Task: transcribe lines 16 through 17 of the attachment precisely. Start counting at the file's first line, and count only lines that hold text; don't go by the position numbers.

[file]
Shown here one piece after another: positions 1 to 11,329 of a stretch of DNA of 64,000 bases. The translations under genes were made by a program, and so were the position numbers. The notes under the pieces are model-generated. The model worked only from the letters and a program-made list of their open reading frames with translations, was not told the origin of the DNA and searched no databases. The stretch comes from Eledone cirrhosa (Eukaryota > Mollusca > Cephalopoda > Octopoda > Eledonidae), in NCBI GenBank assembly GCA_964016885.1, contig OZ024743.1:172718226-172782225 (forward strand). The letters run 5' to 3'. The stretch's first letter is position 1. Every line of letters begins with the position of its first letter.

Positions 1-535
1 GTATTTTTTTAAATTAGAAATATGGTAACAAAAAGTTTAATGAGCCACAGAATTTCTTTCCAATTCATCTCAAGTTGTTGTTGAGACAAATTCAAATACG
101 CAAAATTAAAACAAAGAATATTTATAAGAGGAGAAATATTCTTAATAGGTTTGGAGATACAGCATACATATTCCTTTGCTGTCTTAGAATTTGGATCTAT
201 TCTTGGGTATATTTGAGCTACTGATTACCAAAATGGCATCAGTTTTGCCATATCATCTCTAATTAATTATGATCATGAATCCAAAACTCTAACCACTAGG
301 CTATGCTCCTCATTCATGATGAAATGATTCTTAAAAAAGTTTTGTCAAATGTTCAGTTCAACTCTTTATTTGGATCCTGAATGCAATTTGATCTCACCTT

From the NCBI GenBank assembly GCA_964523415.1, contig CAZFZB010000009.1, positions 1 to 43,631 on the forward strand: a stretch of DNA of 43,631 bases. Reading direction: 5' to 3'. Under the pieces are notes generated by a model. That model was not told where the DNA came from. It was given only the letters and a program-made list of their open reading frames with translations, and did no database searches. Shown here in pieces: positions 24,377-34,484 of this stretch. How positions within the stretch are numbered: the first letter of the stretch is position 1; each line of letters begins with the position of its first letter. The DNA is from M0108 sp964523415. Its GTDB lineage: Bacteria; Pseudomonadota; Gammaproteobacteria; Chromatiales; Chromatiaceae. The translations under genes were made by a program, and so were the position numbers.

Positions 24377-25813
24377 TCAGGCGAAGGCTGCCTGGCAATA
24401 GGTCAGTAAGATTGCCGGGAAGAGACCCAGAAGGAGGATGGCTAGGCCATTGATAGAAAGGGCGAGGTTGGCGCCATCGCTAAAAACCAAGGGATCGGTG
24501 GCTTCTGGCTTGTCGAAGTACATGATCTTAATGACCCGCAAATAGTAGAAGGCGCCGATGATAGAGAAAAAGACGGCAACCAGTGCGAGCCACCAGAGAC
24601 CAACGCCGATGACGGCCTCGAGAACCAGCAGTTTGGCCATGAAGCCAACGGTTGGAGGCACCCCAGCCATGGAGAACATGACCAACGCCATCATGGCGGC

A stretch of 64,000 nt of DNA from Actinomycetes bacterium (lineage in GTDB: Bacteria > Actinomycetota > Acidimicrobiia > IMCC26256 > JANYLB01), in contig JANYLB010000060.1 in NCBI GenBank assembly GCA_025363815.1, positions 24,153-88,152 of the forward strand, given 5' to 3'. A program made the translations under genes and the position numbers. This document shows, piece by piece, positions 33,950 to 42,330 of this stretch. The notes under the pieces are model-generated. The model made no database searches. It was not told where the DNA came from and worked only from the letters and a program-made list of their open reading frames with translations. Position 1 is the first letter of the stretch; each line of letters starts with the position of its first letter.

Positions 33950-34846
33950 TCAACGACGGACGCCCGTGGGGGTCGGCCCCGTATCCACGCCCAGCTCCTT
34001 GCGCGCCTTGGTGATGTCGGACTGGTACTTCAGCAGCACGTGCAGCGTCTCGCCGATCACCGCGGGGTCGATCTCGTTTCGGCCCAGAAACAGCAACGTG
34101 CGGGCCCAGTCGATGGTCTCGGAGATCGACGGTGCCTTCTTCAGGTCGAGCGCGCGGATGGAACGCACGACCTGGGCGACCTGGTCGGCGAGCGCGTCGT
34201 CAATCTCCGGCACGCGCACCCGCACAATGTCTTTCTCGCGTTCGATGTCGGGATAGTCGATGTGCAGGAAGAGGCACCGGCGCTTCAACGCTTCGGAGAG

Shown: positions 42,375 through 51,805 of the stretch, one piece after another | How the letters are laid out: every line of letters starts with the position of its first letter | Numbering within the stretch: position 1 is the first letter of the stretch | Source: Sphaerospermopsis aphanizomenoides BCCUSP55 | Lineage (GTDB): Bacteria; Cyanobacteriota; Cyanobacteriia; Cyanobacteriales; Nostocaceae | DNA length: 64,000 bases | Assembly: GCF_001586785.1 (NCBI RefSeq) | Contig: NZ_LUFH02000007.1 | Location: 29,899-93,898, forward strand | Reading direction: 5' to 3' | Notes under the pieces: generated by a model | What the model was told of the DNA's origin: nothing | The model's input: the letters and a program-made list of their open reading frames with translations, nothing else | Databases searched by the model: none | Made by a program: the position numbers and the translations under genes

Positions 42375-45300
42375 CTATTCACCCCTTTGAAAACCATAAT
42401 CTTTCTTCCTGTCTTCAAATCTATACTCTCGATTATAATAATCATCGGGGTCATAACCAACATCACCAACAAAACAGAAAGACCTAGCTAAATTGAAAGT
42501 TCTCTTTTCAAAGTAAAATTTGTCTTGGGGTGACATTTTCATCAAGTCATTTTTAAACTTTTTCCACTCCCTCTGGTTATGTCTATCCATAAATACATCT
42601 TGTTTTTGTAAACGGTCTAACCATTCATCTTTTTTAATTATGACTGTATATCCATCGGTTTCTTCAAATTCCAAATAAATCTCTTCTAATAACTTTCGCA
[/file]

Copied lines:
34001 GCGCGCCTTGGTGATGTCGGACTGGTACTTCAGCAGCACGTGCAGCGTCTCGCCGATCACCGCGGGGTCGATCTCGTTTCGGCCCAGAAACAGCAACGTG
34101 CGGGCCCAGTCGATGGTCTCGGAGATCGACGGTGCCTTCTTCAGGTCGAGCGCGCGGATGGAACGCACGACCTGGGCGACCTGGTCGGCGAGCGCGTCGT